Thursday, March 12, 2009

now I believe a little

If there's one show on NPR that has always driven me nuts, it has to be "This I Believe," the weekly five minute segment of smug banality in which ordinary Americans (Hey, like me!) get to share with us all which cliched maxim they organize their lives around and explain it to us like they invented it.

But then they mixed it up a bit by giving time to not an ordinary American but an exceptional Englishman, Brian Eno. And his segment is so good. It's all about singing, together, with other people. And sure, I've heard about singing before, but the way he describes the experience makes it sound like such a new and good idea. Everyone should be singing together, but we won't.

* * *

I can't think about Eno without remembering the time I first listened to his Music for Films. It was the summer after I graduated as an enthusiastic and directionless English major. I had no idea what I was going to do with my life, the next year, or the next week, so my friend Bruce and I went car camping on the beach, Whitefish Point up on Lake Superior. All I had to do was read.

We were both fascinated by the Lake Superior Shipwreck Museum just up the road, so most days we went back there, came back to read on the sand, ate something with sand in it, and then read until it got dark, when we listened to Music for Films on this tiny stereo and then out on Lake Superior the freighters sounded their deep horns. The idea of a freighter on Lake Superior still sounds so quaint to me as to be absurd, but there they were, empty for all I know, pushing through the largest freshwater lake on the power of maritime nostalgia. When they rounded the Point, we stopped reading to look up at their lights.

Anyway, that Eno record was perfect for that setting. If you've heard it, you probably know what I mean.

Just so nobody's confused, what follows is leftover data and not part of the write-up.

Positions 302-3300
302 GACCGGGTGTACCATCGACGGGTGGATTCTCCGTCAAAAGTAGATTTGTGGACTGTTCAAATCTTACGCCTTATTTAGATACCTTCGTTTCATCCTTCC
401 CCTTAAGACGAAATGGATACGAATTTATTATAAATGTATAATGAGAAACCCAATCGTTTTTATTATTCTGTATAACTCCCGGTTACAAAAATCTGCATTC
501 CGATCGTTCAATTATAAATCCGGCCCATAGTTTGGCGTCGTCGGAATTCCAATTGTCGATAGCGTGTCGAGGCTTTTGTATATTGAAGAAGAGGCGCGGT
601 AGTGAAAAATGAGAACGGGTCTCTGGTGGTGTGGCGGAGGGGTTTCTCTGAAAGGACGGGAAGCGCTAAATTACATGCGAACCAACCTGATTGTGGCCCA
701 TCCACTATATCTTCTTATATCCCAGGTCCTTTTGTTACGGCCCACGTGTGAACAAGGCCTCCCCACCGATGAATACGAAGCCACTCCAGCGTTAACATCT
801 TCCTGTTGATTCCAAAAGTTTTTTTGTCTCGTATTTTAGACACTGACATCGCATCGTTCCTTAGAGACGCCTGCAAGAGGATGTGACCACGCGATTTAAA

Dawn Potter said...

I have always hated "This I Believe," and I always seem to be stuck in the car somewhere having to listen to it. Glad to hear that at least one episode rose above the rest, though Brian Eno in other situations can cross the line between "witty and thought-provoking" to "boring and pretentious" (thus reminding me of the great Spinal Tappian maxim: "there's a fine line between clever and stupid.").

Mindstroller said...

I saw an interview with Brian Eno and Will Wright (video-game genius, creator of The Sims and Sim City) as part of the Long Now Foundation. It was a very interesting talk about procedurally generated music and other procedural things. That's the only experience i've had with Brian Eno, although i tried to download some of his music a while back. No luck, i'm afraid.

nathan_fisher said...

So how many more Viva la Vida's and No Line on the Horizon's does this guy have to produce before he loses all his cred?

Also, I've been trying to get into these Talking Heads guys. So far, can only listen to Buildings and Food without wanting to give that Byrne geek a swirly.

Mr. Hill said...

For me, it goes in this order:

1. '77
2. Buildings and Food
3. Fear of Music
4. Remain in Light

This recent African beat kind of stuff you hear in Ruby Suns and Vampire Weekend and even "Brother Sport" all goes back to Talking Heads, I think. Well, that and Africa.

Anyway not liking Talking Heads = No Cred. Just ask Joe.

Dawn Potter said...

I have give Remain in Light top billing but only because I was in love with a guy who used to sing along with the songs while staring meaningfully into my eyes. Not reliable in the long run, though it worked really well at the time.

That's All said...

BTW, is that the Museum with the big lens and the relentless playing "Wreck Of The Edmund Fitzgerald"?
I couldn't work there and not hate Gordon.

Mr. Hill said...

That's the one! They have that loop with a few tracks from the Eno album, then the Lightfoot song, and then all over again. You have to time your visit so you leave before it plays that song more than a couple of times.

Great museum, even though it's pretty tiny.

Z-Blow said...

Hi, Scott!

I can't say I've always hated This I Believe, but am often disappointed for sure.

The cool thing was that I recently discovered that one of my favorite martha graham quotes was from an essay she did for them in the 1950's:

I really liked Brian Eno's too. I've gotten to experience pub singing a number of times and it's one of my absolute favorite things, everyone standing around with a beer in one hand, singing at the top of their lungs.

Mr. Hill said...

Zadie!!! We just stayed with Brian and Deborah the last two nights and were all remembering you and how cool you are!

For you, I will listen to the Martha Graham segment.

And "Flamarimba" sounds fun. Cath and I were playing Brian and Deb's marimba all weekend. Everyone should have one of those.